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Miami Herald: International reinsurers help us

Tuesday, June 07, 2011

The recent editorial, New property insurance law won’t help consumers: Despite your editorial’s unflattering innuendo with regard to the international reinsurance industry, it’s important for readers to understand that international reinsurers are strong financial backers of Florida’s insurance companies and are committed to the Florida market.

Not for profit companies can sell reinsurance on an assumption that it just needs to price for the average annual loss projected by a one in 100 year catastrophe model. The statistic cited means if you have 100 years you can accumulate enough money to pay the expected amount. What good does that do a consumer that needs a claim paid after this year’s hurricane? Reinsurers have to charge a price that means they will have sufficient capital to pay all the catastrophe claims they may be obligated to pay during any one year. This is financially sound, risk based and fair pricing.

A composite of Bermuda reinsurers compiled by an investor group shows that rates of return on equity (ROE) have ranged from 2003 to 2010 from -6.5 percent to 21 percent with a mid-point of 15 percent. The reinsurer’s average ROE’s aren’t that different from composites for financial companies. We earn a profit based on the risk we assume. By providing reinsurance for hurricanes and earthquakes around the world we get the benefit of diversification which allows us to write more reinsurance than we otherwise would be able to, with the primary beneficiaries being Floridians.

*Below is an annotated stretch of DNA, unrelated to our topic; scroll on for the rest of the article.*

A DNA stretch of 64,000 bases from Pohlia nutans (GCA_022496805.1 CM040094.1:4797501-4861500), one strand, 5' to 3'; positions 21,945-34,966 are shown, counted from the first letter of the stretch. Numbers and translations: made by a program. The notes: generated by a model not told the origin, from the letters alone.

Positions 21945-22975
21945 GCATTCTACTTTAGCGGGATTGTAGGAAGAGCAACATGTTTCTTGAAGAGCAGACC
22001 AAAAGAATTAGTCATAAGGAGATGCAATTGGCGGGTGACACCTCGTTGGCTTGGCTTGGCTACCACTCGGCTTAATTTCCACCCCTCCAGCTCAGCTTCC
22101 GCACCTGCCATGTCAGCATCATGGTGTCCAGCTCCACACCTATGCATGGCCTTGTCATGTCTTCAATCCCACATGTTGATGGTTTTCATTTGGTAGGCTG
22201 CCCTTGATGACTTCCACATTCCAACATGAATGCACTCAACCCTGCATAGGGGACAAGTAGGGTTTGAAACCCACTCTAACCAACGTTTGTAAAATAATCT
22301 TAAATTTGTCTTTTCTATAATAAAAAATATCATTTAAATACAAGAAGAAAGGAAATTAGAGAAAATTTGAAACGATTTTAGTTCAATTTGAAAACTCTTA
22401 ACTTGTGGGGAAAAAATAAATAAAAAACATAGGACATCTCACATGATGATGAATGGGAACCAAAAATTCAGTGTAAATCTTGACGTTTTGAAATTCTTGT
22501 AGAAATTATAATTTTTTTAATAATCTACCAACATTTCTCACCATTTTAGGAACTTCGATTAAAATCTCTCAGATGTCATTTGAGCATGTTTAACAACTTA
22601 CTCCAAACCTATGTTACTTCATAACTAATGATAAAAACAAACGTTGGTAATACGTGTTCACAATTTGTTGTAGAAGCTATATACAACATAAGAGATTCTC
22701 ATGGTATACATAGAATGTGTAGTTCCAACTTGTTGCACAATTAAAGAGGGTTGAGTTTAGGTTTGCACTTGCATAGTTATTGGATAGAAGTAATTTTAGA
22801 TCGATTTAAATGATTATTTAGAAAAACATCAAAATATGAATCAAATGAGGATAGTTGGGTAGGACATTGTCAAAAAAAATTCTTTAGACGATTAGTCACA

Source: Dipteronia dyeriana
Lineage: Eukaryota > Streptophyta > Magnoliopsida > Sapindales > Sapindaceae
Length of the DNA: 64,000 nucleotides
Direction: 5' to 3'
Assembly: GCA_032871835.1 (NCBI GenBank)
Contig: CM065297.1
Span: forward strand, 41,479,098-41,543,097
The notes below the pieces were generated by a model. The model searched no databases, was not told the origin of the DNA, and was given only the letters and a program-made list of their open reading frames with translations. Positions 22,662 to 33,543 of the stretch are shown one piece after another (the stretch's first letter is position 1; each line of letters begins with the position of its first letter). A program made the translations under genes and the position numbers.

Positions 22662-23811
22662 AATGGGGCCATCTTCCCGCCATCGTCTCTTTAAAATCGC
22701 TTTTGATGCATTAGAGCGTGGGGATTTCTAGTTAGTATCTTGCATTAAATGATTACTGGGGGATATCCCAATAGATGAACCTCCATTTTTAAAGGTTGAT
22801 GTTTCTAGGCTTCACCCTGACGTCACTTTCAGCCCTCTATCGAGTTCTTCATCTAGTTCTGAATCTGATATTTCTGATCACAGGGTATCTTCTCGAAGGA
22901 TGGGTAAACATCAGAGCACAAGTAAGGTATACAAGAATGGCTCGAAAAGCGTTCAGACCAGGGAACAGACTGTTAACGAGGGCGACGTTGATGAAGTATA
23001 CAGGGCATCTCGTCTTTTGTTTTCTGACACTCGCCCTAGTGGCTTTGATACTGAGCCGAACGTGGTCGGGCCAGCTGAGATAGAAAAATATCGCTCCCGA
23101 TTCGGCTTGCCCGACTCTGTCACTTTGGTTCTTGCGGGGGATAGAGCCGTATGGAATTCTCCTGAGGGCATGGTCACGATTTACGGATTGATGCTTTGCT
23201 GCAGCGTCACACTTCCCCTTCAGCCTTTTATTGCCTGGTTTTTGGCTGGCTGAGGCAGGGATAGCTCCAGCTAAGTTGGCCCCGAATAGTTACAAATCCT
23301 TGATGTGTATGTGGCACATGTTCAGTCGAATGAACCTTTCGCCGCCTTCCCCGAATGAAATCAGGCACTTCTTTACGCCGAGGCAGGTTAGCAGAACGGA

The media should stop turning the industry into the scapegoat and instead come to terms with what many policymakers, environmentalists, charities, business leaders and scholars have stated time and again — Florida has a hurricane problem, not an insurance problem.

Bradley L. Kading, President, Association of Bermuda Insurers and Reinsurers, Washington, DC

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